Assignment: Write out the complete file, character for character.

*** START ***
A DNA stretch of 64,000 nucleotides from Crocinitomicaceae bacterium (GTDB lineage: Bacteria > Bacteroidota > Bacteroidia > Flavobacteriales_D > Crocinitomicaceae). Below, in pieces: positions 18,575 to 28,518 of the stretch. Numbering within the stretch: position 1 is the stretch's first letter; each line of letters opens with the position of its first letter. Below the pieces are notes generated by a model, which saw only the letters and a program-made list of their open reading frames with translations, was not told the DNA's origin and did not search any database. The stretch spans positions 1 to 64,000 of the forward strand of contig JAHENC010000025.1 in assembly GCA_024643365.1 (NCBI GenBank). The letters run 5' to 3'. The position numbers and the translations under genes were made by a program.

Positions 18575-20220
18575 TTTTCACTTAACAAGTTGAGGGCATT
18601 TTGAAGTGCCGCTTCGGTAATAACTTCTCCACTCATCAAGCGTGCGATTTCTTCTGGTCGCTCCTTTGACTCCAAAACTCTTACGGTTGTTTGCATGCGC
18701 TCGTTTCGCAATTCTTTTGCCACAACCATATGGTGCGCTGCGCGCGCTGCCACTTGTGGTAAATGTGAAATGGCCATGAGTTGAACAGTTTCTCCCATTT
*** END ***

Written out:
A DNA stretch of 64,000 nucleotides from Crocinitomicaceae bacterium (GTDB lineage: Bacteria > Bacteroidota > Bacteroidia > Flavobacteriales_D > Crocinitomicaceae). Below, in pieces: positions 18,575 to 28,518 of the stretch. Numbering within the stretch: position 1 is the stretch's first letter; each line of letters opens with the position of its first letter. Below the pieces are notes generated by a model, which saw only the letters and a program-made list of their open reading frames with translations, was not told the DNA's origin and did not search any database. The stretch spans positions 1 to 64,000 of the forward strand of contig JAHENC010000025.1 in assembly GCA_024643365.1 (NCBI GenBank). The letters run 5' to 3'. The position numbers and the translations under genes were made by a program.

Positions 18575-20220
18575 TTTTCACTTAACAAGTTGAGGGCATT
18601 TTGAAGTGCCGCTTCGGTAATAACTTCTCCACTCATCAAGCGTGCGATTTCTTCTGGTCGCTCCTTTGACTCCAAAACTCTTACGGTTGTTTGCATGCGC
18701 TCGTTTCGCAATTCTTTTGCCACAACCATATGGTGCGCTGCGCGCGCTGCCACTTGTGGTAAATGTGAAATGGCCATGAGTTGAACAGTTTCTCCCATTT